Democratic presidential candidate Sen. Elizabeth Warren, D-Mass., was denied entry to the Homestead detention center for migrant children on Wednesday, just hours before the first debate of the 2020 election cycle in downtown Miami.
Also, Wednesday, Sen. Amy Klobuchar, along with the wife of U.S. Sen. Bernie Sanders and activist actress Alyssa Milano all were denied entry, as was California Congressman Eric Swalwell when he visited Tuesday. Despite that, former congressman Beto O’Rourke, South Bend Mayor Pete Buttigieg, former HUD secretary Julián Castro, Senators Kamala Harris and Kirsten Gillibrand and author Marianne Williamson are expected to stop by later this week.
When asked a question about why she hadn’t visited the Homestead shelter last night during her Florida International University community town hall, Warren made the impromptu decision to bus protesters there. Those who could squeeze into a couple of buses left Wednesday morning from Miami Dade College Wolfson Campus in downtown Miami.
Before Warren spoke to the crowd outside the Homestead detention center, she climbed on what many community organizers simply call, “the ladder.” It’s actually a series of 3-step ladders that organizers have been using for the last few months to wave to migrant children over the walls.
This is “the ladder” where protesters outside the #Homestead detention center can climb up and shout to the unaccompanied migrant children inside. @ewarren just stopped by this morning as promised - she wasn’t let in @WLRN pic.twitter.com/tMdGneGvj7
— Lily Oppenheimer (@LilyOppenheimer) June 26, 2019
Those few steps are the only line of communication between the protesters and the thousands of children on the inside.
She told reporters that these were children were being marched like “little soldiers — like little prisoners — from one place to another.”
A year ago, Warren visited the Ursula detention center in McAllen, Texas — the largest Border Patrol detention center in the U.S. and described by immigration lawyers and pediatricians who visited as “degrading and inhumane.”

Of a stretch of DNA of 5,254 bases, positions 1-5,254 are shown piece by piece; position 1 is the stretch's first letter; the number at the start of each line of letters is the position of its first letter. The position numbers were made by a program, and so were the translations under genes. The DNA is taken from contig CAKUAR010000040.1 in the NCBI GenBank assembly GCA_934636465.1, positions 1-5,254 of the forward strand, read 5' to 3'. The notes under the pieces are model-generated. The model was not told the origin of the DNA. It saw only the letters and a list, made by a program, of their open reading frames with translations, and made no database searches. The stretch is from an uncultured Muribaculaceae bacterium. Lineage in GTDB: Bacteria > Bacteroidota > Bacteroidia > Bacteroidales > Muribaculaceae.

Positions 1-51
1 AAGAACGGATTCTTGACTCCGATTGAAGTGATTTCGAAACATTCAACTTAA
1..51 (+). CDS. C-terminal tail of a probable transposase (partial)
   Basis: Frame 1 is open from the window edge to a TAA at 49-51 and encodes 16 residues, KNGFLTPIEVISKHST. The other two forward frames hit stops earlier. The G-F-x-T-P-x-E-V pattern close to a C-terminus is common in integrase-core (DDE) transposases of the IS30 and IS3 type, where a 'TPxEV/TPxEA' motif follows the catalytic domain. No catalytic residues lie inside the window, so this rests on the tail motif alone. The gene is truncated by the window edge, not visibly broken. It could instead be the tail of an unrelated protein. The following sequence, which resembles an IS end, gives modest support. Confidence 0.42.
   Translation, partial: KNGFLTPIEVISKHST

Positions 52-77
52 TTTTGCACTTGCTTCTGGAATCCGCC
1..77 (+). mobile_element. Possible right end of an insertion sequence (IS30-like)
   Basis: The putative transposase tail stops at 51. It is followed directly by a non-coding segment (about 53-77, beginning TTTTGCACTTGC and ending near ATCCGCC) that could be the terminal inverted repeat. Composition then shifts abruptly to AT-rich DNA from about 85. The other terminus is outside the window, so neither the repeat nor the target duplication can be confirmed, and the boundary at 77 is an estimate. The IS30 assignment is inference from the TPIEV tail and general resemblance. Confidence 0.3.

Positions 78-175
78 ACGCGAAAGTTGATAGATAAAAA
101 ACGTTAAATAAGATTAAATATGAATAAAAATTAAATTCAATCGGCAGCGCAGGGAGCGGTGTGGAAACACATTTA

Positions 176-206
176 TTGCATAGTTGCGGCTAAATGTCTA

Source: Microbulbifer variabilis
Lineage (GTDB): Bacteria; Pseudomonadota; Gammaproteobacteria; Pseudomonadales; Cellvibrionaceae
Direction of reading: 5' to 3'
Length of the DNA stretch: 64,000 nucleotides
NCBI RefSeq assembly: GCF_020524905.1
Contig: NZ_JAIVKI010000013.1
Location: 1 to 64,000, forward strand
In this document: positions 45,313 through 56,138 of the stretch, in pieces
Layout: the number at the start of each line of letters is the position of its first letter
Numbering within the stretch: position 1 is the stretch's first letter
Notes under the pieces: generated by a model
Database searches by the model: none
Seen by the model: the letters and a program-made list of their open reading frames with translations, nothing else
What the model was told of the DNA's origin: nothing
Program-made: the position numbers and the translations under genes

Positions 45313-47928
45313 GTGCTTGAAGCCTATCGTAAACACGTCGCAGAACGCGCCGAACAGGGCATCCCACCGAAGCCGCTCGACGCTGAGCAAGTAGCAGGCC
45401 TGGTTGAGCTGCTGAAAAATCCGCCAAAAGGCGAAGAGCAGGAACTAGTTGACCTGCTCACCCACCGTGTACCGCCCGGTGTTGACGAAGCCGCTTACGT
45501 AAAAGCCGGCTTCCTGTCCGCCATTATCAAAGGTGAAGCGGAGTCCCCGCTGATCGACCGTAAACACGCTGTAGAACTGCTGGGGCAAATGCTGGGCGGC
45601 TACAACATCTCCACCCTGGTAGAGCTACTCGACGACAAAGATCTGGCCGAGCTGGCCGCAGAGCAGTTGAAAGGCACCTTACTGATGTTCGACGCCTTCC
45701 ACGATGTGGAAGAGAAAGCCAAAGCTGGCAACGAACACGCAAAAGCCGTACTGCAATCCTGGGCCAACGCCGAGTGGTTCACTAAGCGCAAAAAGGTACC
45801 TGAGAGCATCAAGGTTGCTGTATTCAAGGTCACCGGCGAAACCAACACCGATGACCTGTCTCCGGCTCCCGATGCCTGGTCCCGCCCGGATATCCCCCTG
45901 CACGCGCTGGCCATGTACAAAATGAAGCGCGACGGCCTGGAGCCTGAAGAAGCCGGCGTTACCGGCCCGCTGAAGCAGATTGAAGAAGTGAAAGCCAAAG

A motion filed last month by immigration attorneys who spent time at the Homestead shelter also details the children enduring "prison-like" conditions — and reports many suffering intense psychological trauma.
One Miami resident, Nulise Santana, also caught a glimpse of the children walking in a single-file line from one building to another.
“It’s kind of a desperate feeling to want to do something and feel like our hands are tied,” she said. “They were all looking down — they were all wearing neon caps, and I’m wondering if they’re told to not acknowledge us or just to look down and walk.”
New Florida Majority South Dade Organizer Kelli Ann Thomas was impressed that Warren was spontaneous enough to travel all the way down to Homestead on the same day as her debate.
“We get on these ladders and we overlook the fence and when they have their playtime and their recess time, they can see us. And we show them signs and chant to them in Spanish,” Thomas said. “I am here as often as I can be.”
This report was supplemented with information from news partner the Miami Herald.